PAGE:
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New York should weigh negatives of medical marijuana

Monday, May 12, 2014
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New York should weigh negatives of medical marijuana

In this legislative session, there is a bill, S.4406, to approve crude marijuana as a "medicine." The advocates of the legislation claim that "medical" marijuana helps seriously ill people with cancer or AIDS or glaucoma. They paint a picture of elderly ill people who need it for pain relief.

However, "medical" marijuana patient records from California show that 62 percent were between 17 and 35 years of age; and 71 percent were between ages 17 and 40. Only 2.05 percent of customers obtained physician recommendations for AIDS, glaucoma or cancer. An extremely high number of people were using "medical" marijuana for other purposes.

It would be too easy to get marijuana. If you are over age 18, you could obtain marijuana by claiming to have a "serious condition." The definition of "serious condition" is vague and full of loopholes.

If you want a cannabis-based medicine, you do not have to smoke marijuana. There are two approved cannabinoid drugs in pill form already approved by the federal Food and Drug Administration: Marinol and Cesamet. The FDA has determined that smoking marijuana for medical use is unsafe. New York should not override the FDA process. It protects vulnerable patients.

There are no established doses for smoked marijuana. It's unclear how it interacts with other drugs or medical conditions. There is much evidence that smoking marijuana harms sick people.

New York should not model other states' experiences: increased crime, increased substance use, decreased perception of the harm of marijuana by youth and adults, increased drug trafficking, and an overall acceptance of the use of marijuana for many other reasons than the purported medicinal purpose.

The national medical organizations opposed to smoked marijuana as medicine include: American Medical Association; National Multiple Sclerosis Society; American Glaucoma Society; American Academy of Ophthalmology; American Cancer Society; National Eye Institute; National Institute for Neurological Disorders and Stroke; and the Food and Drug Administration (FDA).

Dorean Page

Lake Pleasant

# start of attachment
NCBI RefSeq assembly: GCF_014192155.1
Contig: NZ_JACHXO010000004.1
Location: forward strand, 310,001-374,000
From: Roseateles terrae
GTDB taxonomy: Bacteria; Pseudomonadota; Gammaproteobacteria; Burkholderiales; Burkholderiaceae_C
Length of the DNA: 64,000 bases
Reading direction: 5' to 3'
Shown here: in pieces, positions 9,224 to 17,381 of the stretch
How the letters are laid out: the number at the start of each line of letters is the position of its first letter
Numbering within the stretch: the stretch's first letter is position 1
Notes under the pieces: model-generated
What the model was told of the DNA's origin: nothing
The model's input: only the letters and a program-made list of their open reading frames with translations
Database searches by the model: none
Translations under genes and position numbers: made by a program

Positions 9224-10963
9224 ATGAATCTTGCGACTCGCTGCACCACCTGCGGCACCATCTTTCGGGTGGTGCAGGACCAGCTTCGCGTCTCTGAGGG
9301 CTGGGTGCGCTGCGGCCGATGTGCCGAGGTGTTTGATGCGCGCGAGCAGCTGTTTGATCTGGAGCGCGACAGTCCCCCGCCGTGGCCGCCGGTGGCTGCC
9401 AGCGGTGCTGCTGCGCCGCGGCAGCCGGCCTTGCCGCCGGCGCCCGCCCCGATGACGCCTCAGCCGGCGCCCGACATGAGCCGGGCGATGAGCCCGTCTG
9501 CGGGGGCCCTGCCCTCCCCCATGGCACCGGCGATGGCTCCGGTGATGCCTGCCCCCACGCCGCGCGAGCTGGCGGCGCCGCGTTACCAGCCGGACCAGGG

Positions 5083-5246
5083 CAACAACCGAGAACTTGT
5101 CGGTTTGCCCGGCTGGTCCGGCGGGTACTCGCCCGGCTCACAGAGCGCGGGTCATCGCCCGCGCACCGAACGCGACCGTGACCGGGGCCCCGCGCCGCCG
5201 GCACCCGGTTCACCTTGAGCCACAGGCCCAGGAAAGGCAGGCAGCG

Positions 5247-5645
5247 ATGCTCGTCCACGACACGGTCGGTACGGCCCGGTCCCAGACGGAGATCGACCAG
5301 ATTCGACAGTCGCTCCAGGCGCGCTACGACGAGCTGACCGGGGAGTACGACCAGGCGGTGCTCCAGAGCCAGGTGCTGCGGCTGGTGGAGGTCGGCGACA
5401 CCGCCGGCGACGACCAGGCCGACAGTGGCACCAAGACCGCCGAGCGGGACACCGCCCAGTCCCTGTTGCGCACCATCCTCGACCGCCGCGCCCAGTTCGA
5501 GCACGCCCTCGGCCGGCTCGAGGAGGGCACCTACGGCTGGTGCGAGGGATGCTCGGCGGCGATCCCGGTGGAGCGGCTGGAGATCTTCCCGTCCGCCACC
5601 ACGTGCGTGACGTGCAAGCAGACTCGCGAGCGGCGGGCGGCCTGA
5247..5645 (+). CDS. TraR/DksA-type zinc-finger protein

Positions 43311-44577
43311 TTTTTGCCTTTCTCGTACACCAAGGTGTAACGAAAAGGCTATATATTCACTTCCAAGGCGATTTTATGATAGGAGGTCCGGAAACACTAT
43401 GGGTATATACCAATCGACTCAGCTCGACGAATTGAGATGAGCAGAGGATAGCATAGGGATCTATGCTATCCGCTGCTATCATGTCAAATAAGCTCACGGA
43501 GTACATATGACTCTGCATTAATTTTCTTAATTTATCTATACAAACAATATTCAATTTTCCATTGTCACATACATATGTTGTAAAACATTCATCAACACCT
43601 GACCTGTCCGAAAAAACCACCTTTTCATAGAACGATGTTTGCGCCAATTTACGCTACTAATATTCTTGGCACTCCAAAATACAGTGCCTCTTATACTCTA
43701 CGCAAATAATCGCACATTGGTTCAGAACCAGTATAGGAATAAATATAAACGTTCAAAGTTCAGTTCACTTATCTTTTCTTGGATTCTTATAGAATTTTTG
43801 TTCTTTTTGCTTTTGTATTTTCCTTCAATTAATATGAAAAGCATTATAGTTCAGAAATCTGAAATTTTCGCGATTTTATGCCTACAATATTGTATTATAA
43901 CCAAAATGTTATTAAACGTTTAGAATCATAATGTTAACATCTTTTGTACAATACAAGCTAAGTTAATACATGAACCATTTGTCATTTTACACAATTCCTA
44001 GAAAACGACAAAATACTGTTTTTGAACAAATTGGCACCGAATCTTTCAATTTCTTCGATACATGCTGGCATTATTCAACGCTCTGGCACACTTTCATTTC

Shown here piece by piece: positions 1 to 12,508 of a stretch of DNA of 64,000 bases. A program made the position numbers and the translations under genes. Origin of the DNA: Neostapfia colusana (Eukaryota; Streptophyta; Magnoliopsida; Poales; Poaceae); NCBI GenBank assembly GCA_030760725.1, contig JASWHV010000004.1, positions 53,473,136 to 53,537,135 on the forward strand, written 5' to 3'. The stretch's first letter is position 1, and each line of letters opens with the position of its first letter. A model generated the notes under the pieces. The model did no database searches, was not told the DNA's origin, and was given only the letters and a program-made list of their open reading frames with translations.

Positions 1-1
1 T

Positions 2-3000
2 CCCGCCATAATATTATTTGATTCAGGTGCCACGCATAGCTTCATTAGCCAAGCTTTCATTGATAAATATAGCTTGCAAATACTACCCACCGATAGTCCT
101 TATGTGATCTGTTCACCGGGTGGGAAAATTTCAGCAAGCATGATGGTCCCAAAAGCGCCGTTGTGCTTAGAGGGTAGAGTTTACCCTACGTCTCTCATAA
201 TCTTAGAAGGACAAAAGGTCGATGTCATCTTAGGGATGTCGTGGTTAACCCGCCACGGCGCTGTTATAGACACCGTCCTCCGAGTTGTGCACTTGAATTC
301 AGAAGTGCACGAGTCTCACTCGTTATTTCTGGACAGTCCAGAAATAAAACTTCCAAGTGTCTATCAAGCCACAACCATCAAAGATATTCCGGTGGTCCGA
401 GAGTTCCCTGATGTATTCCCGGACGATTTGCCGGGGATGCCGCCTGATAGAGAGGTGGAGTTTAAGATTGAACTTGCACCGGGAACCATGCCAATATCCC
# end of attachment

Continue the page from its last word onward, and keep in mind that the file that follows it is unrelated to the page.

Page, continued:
The writer is a credentialed prevention professional for the HFM Prevention Council.

Casino doesn't jibe with city's history

What is happening to the city that once "Lit the World?" Why are we not attracting legitimate businesses to our city, rather than a gambling casino that will inevitably do nothing but put money in one hand only to have to pay it out with the other hand? A casino will draw in all of the wrong kinds of influence and people.

Gambling will always be a vice, and offering it on a large scale will promote more people to squander away the money needed for their homes and families. This is not something good to build up a city. Schenectady may not be the fictional "Bedford Falls," but we certainly don't want to turn it into "Pottersville."

As someone whose father worked at General Electric, and whose grandfather worked at Alco, I know that Schenectady has a rich history. Sadly, I feel that our forefathers would have been shocked and disappointed to hear that a gambling casino would be built, replacing the ingenuity that Schenectady was once known for.

JANET MUELLER

Scotia

More pressing issues than Benghazi attack

One more reason to write my legislators. In the May 6 Gazette, the article "Democrats in bind over Benghazi panel," mentioned that House Speaker John Boehner announced the creation of yet another committee to investigate Benghazi.

The Republicans view the mistakes and misrepresentation of that incident as a good knife with which to cut away at Democratic support. True, mistakes were made both in the lack of foresight of the actual event happening and the initial explanation of the event. Although the article suggests, "This has been seriously and thoroughly investigated ... citing 13 public meetings, 25,000 pages of documents, and 50 separate briefing ... .with no smoking gun, and no wrongdoing." Not enough for the Republicans.

Why must I contact my legislators? I want the same amount of time and energy that has been spent on Benghazi spent redoing the farm bill so that we no longer support the farmers who are raising crops which contribute to our nation's health problems with cheap grain products.

Let's support the fruit and vegetable growers to decrease the cost of healthy food. I also want the same time and energy spent redoing our complicated tax code. Close the loop holes for the rich, at least a few of them. Possibly raise the upper limit on Social Security deductions.

There are many areas that need, desperately, the attention of the powerful voices in Congress, but if those voices and that energy were used for items that would better our lives, there would probably not be any energy left over to hatch, yet another, scheme to keep the other party from winning an election.

Read the article and then call your representatives.

Janice Walz

Scotia

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